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Clenched Fist Injury

- See: Infections of the Hand / Human Bite Wounds

- Discussion:
    - MP joint and the adjacent tissues and spaces are most commonly involved because teeth of the opponent are struck with knuckle of the clenched fist;
          - when the hand is unclenched, the skin wound retracts proximally covering deeper part of the wound within which the bacteria have been deposited;
          - this airless, traumatized area forms an ideal site for anearobic growth;
    - up to 75% of patients will have injuries to bone, joint, tendon, or cartilage;
    - depending on the severity, a human bite may result in periarticular fibrosis sufficient to cause joint arthrodesis or even amputation of a digit;
    - in neglected cases, once the volar plate and the collateral ligaments are damaged and the flexor tendons are adherent, the chances for obtaining a functioning finger are minimal;

- Anatomy of Extensor Mechanism


- Offending Organisms:
    - see: bacteriology of hand infections;
    - viridans strep, grp a strep, staph aureus, eikenella corrodens, bacteriodes, fusobacterium, actinomycetes, spirochetes;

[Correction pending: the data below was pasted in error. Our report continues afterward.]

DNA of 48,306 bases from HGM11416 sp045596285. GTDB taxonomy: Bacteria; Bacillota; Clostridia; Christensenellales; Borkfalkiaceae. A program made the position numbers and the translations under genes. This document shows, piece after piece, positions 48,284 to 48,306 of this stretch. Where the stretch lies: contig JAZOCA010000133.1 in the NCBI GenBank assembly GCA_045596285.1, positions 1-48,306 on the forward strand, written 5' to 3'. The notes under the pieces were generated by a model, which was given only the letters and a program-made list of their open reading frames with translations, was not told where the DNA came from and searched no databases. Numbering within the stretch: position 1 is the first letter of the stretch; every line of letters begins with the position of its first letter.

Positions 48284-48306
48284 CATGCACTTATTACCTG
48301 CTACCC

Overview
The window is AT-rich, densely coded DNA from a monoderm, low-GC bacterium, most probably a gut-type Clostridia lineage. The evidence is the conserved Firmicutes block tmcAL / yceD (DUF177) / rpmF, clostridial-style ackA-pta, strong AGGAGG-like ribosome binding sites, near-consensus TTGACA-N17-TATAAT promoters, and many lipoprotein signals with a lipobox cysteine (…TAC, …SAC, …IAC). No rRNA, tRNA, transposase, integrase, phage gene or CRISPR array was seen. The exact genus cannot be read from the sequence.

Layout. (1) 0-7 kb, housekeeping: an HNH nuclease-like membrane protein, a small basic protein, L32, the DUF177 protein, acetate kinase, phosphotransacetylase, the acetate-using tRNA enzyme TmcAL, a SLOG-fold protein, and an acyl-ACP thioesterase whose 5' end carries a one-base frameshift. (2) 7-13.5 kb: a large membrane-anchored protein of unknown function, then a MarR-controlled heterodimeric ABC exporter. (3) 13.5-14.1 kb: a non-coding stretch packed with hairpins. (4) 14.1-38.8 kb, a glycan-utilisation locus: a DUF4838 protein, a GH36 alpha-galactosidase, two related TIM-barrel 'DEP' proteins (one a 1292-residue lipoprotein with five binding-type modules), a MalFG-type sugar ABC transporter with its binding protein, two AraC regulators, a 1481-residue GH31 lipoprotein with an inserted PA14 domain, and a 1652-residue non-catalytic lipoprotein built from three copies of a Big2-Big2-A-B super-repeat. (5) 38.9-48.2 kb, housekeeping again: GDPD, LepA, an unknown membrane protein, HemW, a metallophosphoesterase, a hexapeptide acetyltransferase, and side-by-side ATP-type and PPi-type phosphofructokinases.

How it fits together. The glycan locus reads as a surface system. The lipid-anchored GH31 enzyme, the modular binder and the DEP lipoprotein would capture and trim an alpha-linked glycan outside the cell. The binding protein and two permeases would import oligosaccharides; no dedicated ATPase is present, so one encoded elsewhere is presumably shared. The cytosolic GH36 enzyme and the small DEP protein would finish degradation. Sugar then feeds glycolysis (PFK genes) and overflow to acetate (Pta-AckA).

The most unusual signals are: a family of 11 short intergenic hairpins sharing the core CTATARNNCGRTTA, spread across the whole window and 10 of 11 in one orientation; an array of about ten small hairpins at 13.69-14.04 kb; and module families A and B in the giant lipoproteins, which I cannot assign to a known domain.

- alpha-hemolytic streptococci are the most frequent isolates from human bite wounds;
    - anaerobic bacteria are commonly found in all types of infected bites;
    - borrelia vincentii is a spirochete that may appear in association w/ w/ bacteroides;
    - in bites inflicted by hospitalized patients, consider enterobacteriaceae;       
    - Eikenella corrodens in hand infections. 
- Treatment:
     - tetanus prophylaxis if indicated;
     - debridement:
            - cleaning, irrigation and debridement most important;
            - to adequately visualize deep structures around the wound, incise both proximally and distally;
            - excise traumatized tissue;
            - soft tissues including the capsule and extensor hood, are allowed to seek their own position over the joint;
            - partial or even complete lacerations are seldom if ever assoc w/ significant retraction at this level;
                 - see: extensor tendon lacerations:
                 - if needed lacterated tendons are repair secondarily, at one week;
            - incised skin can be closed but bite wound needs to be left open;
     - antibiotics
            - initially patients should be maintained on IV antibiotics (consider unasyn);
            - once, it is clear that the wound is clean and well debrided, oral agents may be used;
                  - amoxicillin clavulante perfered
                  - advantage is that it treats, gram positive, gram negative, as well as anaerobic organisms;
            - if patient is allergic to penicillins, then consider treating w/ combination of clindamycin and cipro;
            - alternative try cefoxitin or erythromycin

Infections following clenched-fist injury: a new perspective.

Osteomyelitis of the hand after a human bite.

Eikenella corrodens in hand infections.

Surgical findings in clenched-fist injuries.